She said Lagunitas students do well on the SAT, in high school and in college. Attendance is high, turnover low, and ‘feedback’ from former students invariably positive. There’s no research to back this up, she acknowledged.
Like her classroom, “August to June” is low key, lingering often on lovely moments. In one way, it’s a love letter to Amy, understandable because the filmmaker is her husband, Tom Valens.
My own favorite moment, one of many, involves Amy’s memories of her own elementary school teachers. One was hypercritical, telling her she’d never amount to much after she’d made some mistake. The next year she had a teacher who encouraged her to learn from her errors and told her that she was special. That, she said, made all the difference.
It echoed what I’ve been saying recently: We need teachers who ask “How are you intelligent?” instead of “How intelligent are you?”
“August to June” reminds us of the truth of W.B. Yeats’ observation, that “Education is Not the Filling of a Pail, but the Lighting of a Fire.” By contrast, “Waiting for Superman” graphically portrays successful education as a student’s head being opened up so that information can be poured in. The pail, not the flame. That is so revealing, Amy Valens told me, because it demonstrates how little the filmmakers know about learning.
Is this school an anomaly? The film says it’s not, because it closes with snapshots of other schools around the country that are similar in nature. That’s a nice message.
“August to June” cost about $250,000 in cash and in-kind contributions to make. Including, Tom and Amy told me, at least $25,000 of their own money. They’ve just begun the distribution process. With luck, it won’t be long before you will be able to see it, perhaps on PBS.
What’s your fondest dream, I asked them. “We just want to get the message out,” Amy answered. “We want to balance the unhealthy message of “Waiting for Superman.”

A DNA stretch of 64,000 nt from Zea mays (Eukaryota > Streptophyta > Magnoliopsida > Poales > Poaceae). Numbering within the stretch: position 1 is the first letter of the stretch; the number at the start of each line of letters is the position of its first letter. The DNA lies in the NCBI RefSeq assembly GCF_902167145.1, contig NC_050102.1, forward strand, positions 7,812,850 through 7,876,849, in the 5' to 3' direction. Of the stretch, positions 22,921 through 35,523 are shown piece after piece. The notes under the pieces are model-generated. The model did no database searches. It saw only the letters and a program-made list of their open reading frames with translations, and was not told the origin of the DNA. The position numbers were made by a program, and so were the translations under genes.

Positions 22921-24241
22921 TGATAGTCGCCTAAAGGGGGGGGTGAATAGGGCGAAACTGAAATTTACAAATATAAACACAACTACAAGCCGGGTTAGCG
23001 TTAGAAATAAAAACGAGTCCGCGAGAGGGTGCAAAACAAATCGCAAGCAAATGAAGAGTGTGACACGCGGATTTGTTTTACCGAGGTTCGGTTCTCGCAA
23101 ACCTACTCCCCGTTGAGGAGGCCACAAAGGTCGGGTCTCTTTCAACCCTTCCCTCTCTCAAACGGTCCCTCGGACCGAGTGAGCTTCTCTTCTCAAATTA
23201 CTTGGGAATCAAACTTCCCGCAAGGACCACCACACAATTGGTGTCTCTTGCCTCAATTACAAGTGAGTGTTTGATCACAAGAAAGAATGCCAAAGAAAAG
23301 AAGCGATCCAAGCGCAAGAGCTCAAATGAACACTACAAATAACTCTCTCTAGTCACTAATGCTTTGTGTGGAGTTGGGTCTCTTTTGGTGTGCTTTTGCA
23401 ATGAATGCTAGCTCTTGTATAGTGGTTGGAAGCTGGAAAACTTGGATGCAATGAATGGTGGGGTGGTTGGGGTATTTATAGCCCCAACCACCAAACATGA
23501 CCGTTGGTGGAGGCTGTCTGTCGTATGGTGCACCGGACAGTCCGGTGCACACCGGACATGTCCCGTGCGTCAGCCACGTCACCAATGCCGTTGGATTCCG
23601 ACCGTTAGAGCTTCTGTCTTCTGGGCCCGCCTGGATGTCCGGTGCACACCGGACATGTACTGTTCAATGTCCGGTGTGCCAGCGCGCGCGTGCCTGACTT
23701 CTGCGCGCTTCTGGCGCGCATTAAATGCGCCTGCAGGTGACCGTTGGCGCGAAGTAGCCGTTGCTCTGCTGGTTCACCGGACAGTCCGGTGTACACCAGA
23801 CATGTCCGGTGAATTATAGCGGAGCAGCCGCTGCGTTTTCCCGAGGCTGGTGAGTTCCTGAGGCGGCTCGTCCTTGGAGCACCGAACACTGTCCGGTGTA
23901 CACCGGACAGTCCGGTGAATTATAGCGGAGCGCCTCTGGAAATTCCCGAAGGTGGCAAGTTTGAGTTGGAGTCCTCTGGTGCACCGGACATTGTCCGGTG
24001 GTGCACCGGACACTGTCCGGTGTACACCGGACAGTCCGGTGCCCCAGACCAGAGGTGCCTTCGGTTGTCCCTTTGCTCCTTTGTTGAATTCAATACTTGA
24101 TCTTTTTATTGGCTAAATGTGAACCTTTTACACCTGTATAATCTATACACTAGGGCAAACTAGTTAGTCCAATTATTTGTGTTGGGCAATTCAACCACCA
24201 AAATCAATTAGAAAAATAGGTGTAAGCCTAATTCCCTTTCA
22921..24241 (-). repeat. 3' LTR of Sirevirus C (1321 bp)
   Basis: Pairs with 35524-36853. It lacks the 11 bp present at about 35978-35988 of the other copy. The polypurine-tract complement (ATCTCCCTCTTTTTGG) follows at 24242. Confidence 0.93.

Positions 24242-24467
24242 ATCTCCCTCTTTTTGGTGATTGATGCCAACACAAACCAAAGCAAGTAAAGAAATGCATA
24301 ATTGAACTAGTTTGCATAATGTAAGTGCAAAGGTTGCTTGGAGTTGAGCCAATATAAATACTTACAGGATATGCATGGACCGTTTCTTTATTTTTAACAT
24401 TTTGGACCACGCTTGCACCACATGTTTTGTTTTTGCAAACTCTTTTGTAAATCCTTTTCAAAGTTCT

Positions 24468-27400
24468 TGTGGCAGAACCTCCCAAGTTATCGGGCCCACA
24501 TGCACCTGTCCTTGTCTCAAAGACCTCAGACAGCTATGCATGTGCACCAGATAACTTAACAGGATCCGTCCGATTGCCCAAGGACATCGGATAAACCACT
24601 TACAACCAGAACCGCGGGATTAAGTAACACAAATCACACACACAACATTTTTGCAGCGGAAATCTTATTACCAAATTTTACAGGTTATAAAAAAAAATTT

August to June [Official website]
23 thoughts on “MOVIE REVIEW: August to June”
We very much appreciate your praise for AUGUST TO JUNE! We surely hope it will be coming to screens across the country. The timing– after WAITING FOR SUPERMAN, is in fact fortuitous as there currently is a greater focus on education.
There are a couple of facts I’d like to clarify. Besides the three elementary school programs the district also has a middle school. Our district has not been granted an exemption vis a vis testing by the state, but our school board has expressed support for parents who choose to exempt their child. The percentage of parents who exempt their children is different in each program, and varies from year to year. More parents in the Open Classroom program choose not to have their children tested than in the other programs.
We stress in the film that there is no one right way to teach. The message we want to get across is that no matter the approach, meaningful learning involves teaching the whole child. My comment about what teachers understand about how the brain works was referring to recent brain research that most teachers have not been given time to absorb. So much of professional development time now is spent on ways to comply with top-down requirements and how to raise test scores.